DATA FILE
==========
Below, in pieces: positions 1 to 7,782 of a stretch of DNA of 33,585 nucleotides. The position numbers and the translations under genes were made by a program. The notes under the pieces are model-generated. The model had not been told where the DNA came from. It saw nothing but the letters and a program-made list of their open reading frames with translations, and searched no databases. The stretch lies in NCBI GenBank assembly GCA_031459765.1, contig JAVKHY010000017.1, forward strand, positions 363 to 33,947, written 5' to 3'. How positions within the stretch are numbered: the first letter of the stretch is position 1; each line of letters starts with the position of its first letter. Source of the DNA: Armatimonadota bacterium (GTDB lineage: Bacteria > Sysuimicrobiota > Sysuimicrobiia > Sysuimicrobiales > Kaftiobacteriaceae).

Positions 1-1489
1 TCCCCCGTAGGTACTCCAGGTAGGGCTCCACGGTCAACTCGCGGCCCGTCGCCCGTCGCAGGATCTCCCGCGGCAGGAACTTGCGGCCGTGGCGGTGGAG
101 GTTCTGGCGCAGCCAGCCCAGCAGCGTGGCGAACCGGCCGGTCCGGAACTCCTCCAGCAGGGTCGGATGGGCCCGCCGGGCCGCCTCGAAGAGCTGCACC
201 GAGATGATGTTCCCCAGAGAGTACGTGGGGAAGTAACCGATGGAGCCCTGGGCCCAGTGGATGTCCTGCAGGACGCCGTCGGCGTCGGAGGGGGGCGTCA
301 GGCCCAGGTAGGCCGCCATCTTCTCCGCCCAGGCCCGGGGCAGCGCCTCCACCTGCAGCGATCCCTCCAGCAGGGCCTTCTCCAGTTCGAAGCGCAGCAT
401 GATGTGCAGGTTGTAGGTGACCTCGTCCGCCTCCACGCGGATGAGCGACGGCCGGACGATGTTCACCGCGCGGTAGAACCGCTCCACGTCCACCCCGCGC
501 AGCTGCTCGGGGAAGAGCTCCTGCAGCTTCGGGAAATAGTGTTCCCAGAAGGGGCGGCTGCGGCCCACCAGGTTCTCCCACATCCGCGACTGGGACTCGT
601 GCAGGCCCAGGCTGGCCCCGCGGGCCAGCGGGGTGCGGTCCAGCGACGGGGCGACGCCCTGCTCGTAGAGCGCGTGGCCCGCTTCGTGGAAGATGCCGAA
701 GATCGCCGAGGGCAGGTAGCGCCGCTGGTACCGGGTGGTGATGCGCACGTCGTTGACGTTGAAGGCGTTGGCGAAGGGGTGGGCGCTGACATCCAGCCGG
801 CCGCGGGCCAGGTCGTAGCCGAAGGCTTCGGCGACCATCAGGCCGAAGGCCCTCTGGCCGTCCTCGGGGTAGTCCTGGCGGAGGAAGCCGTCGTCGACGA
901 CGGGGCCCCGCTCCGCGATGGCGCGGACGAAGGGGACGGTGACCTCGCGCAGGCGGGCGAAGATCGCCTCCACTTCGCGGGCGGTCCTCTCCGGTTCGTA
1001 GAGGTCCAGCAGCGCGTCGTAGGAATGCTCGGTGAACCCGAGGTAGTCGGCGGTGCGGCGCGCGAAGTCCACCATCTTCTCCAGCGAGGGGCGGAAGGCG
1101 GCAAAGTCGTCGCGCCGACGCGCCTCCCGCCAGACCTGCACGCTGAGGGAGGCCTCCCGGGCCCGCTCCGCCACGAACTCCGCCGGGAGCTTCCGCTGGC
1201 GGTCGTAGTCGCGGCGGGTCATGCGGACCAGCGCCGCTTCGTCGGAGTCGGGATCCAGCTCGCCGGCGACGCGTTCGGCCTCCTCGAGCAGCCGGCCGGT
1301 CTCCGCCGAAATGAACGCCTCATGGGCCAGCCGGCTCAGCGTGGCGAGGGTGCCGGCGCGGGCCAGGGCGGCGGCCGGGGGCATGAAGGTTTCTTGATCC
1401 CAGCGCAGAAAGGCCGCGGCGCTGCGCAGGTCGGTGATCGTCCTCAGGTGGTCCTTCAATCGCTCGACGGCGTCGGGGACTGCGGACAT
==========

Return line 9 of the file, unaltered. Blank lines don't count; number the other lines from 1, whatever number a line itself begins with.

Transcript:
601 GCAGGCCCAGGCTGGCCCCGCGGGCCAGCGGGGTGCGGTCCAGCGACGGGGCGACGCCCTGCTCGTAGAGCGCGTGGCCCGCTTCGTGGAAGATGCCGAA